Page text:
Like the ballets in their original orchestral form, they are, without exception, very atmospheric pieces that have been assembled here in performances of extremely high musical quality. Bruno Monteiro and João Paulo Santos breathe this special combination of spontaneity, rhythmic precision and poetic expressiveness, but above all this music is about music (objective), exactly as Stravinsky intended. Stylistically and abstractingly, these are the main elements that also stand out in these interpretations. It is also a form of objectification that the composer himself liked to use as a guide for his work. For example, he once observed that the mass of the artist demands that he reveals his inner self and that, according to the same mass, it is only then that the 'noble art' exists. According to Stravinsky, this is denoted by character and temperament, but it has the death of a brother: for no price did he want to be a part of it, much less that his creations could be accomplices in it. Also in this respect, therefore, no knees bent for the public. Making music without problems is exactly what Monteiro-Santos duo clearly seek in these pieces: less is more, what these five works - as could be otherwise - fit then like a glove. The particularly beautiful recording seals this very successful recital. Monteiro provided a clear and concise explanation in the booklet”.

 

Cultuurpakt, Veerle Deknopper

THE PURE STRAVINSKY – A FIREBIRD´S TESTEMENT

“Igor Stravinsky (1882-1971) was born near the Russian cultural metropolis of St. Petersburg and came from a musical background. He was a child at home with his grandparents like Nicolai Rimsky-Korsakov when he studied piano with his son at the age of nine. The fact that he started making music at such young age, combined with the advanced age he was allowed to live, strongly influenced his style. He experienced many currents, both musical and political, that were expressed in his music. His life was so rich in impressions that his music also fed on that. But still, it can be a fairytale ballet, a folk dance or an avant-garde piece. Stravinsky's seal is always present, Et'cetera.

The Suite Italienne was written in 1920, when Stravinsky was 28 years old. The young composer had already written a whole series of poetic-inspired songs and ballets when he wrote this suite. He felt the need for another inspiration. He found it at the beginning of the piece. This is also very well heard during the program. A clear influence from Pergolesi. Especially during the second of the six movements - Serenade - one can experience the recognizable passive facet of this influence. Movements three and four (Tarantella and Gavotta con due Varizioni) are more inspired by dance. However, a Stravinsky very different from what one is used to experience when seeing / hearing one of his ballets.

The fact that Monteiro and Santos opted for an audibly austere scenario takes Stravinsky's music back to its origin, to its essence. You hear pure instrumental beauty, along with all the fantasy behind the story. This idea was founded on the collaboration and friendship between Stravinsky and the violinist Samuel Dushkin (1891-1976), a student of Fritz Kreisler and others. The compositions on this album emphasize their joint research for sound. It seems a little bubble of time, a representation of how serene pianist and violinist approach the score and the creation of sounds together, without the theatrical aspect that will occur on the stage afterwards. New World and he dies in the United States at a blessed age.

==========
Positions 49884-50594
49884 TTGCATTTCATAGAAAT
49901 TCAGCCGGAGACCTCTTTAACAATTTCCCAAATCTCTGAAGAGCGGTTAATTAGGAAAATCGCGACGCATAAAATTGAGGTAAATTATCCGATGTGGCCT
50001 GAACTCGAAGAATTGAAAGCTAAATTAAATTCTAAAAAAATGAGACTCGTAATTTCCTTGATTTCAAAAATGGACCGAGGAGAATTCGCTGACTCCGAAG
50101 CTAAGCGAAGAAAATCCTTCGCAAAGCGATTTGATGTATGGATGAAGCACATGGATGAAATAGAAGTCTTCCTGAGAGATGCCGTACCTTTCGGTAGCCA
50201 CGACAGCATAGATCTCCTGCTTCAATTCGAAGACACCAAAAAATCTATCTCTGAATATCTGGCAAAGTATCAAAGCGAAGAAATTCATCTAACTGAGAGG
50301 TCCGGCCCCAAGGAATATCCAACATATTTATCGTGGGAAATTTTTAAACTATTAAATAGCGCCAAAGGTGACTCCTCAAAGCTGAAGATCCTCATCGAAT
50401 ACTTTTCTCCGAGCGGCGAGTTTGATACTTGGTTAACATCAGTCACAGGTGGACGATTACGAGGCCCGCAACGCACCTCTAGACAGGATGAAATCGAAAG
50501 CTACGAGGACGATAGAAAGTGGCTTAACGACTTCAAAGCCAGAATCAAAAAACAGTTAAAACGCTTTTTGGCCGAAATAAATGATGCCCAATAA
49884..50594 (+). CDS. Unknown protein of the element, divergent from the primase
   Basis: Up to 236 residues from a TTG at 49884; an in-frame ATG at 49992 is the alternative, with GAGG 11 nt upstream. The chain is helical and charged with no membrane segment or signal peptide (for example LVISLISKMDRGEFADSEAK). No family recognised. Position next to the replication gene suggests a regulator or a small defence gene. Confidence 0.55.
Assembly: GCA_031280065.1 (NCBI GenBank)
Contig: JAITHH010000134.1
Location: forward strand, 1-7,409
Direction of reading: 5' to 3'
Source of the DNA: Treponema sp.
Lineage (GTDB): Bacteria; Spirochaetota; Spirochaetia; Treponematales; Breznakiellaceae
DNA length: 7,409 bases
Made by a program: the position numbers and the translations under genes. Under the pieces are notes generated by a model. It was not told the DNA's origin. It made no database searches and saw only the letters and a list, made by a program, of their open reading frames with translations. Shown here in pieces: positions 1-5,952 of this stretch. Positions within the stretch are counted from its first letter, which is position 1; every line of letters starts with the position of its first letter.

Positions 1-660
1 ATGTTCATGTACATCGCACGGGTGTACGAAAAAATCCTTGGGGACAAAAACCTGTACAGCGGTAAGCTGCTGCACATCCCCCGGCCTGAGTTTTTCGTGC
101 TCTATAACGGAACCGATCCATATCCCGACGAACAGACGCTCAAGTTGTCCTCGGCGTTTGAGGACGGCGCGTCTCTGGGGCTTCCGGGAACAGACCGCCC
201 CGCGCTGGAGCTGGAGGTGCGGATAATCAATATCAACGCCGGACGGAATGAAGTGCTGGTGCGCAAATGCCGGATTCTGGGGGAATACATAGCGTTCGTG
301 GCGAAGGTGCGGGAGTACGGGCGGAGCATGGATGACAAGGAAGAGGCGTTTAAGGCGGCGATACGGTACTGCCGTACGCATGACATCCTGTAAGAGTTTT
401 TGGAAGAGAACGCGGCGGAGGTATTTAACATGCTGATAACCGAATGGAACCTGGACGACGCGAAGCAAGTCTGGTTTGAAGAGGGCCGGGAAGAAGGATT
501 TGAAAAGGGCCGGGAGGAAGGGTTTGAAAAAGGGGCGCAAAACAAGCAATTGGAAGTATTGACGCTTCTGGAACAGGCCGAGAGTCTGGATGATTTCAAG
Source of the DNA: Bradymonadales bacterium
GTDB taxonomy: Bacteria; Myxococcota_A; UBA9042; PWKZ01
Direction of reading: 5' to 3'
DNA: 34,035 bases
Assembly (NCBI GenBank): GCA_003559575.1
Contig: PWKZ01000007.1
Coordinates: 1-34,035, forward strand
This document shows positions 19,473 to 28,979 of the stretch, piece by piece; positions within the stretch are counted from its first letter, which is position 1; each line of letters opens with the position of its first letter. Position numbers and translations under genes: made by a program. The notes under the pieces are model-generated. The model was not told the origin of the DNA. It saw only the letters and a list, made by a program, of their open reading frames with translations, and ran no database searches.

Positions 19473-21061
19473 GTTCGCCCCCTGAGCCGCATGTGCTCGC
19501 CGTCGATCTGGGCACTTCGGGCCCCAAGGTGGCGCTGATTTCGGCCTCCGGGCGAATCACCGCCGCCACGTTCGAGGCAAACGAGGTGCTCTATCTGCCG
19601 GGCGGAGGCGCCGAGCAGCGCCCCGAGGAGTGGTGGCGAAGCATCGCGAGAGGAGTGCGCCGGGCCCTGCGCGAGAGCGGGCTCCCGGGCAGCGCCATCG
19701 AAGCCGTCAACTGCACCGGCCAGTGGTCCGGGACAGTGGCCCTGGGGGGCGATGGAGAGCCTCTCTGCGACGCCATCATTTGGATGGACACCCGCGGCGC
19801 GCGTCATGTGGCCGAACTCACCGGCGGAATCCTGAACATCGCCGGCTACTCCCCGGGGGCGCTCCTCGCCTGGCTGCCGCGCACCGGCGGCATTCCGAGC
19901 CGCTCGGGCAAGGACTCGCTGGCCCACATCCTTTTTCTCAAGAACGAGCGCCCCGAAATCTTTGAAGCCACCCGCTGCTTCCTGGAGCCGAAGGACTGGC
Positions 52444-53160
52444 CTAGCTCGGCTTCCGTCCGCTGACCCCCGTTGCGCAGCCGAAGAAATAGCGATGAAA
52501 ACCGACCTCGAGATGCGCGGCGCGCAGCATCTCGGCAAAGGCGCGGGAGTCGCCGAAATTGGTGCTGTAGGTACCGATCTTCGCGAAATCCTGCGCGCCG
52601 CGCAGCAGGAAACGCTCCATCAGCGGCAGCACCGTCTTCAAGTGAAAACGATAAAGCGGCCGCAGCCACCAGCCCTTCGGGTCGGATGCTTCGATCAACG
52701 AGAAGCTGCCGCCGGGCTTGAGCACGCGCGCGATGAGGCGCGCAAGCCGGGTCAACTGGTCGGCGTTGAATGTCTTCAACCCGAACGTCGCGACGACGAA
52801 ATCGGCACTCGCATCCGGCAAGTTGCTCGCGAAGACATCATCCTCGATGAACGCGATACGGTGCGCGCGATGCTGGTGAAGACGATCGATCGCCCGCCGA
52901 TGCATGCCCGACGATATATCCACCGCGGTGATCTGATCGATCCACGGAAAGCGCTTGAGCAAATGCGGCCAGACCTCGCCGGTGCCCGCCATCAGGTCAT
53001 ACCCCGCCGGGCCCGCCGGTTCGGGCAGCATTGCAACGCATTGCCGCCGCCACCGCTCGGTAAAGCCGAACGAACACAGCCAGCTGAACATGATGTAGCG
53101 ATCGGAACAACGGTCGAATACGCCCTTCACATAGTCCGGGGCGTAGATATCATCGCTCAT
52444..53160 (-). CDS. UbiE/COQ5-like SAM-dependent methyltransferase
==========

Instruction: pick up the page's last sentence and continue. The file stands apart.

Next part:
When viewing the curriculum vitae of the two performing musicians on this album, it is possible to establish the same artistic path, a journey through ancient classical music, to experiment and identify.

Imagine going through an open window this Sunday morning and you will see two musicians working and showing you pure and unadulterated what is happening in their imagination and that makes you dream. You'll find that in this album.

An interesting extra is the cover of a work by the artist Wassily Kandinsky (Moscow 1866-Neuilly-sur-Seine 1944) Developpement and Brun from 1933 that reflects the character of the album. Warm colors that give little hints of old world art, displayed in elegant modern patterns, surrounded by light”.

 

Expresso, João Santos

****

“In 1971, when the man had gone to bury, an anthology called “Stravinsky Joue Stravinsky” was placed on the market, partly devoted to the works for violin and piano that the composer had recorded with Samuel Dushkin. Nothing special distinguished it, other than the sudden confirmation of how very little idiomatic it was, as he was allergic to the instrument's implicit expressiveness, Stravinsky had resisted hostile to compose for violin. However, from 1932, motivated by his German publisher, and always with Dushkin at his side, he imagined himself to dispute the place reserved for the great virtuosos, through recitals whose program the present CD evokes and which one would say had as exponents "Duo Concertant", "Divertimento (The Fairy´s Kiss)" and "Suite italienne (Pulcinella)". As expected, for the time, the style was that of those needless autopsies to the baroque so to the taste of the halls of the chic Winnaretta Singer, where it was never discussed the fact that a quarter of the population was unemployed. Still, in retrospect, there is an undeniable and crucial tension in these short pieces that makes them worthy of note: even the most scrupulous obedience to the canon can prove to be a disrupting factor of the present, they seem to say. In fact, it is enough to juxtapose this kind of indomitable discomfort to which the violinist devouringly indulges and the delicacy and distinction in everything that the pianist choreographically touches to take a portrait of the Great Depression. The edges of their time hitting the smooth surface of history, only once, as I recall, had a violinist swap the bow for the plane (Itzhak Perlman, in 1976) - since then, it is preferable to honor hesitations and irritations in score, that is, except for “Pas de deux” or “Dithyrambe”, which here produces Monteiro's a somewhat barbed tone. In Virgílio's “Bucólicas”, which the “Duo Concertante” alludes to, this reads: “I know poems, and a poet / call me pastors; I don’t believe it / So far nothing I do / It is worthy of Varius or Cinna / Among songbirds swans I am duck. ” As much as they try to convince us otherwise, it is a beautiful description of the violin in Stravinsky's work”.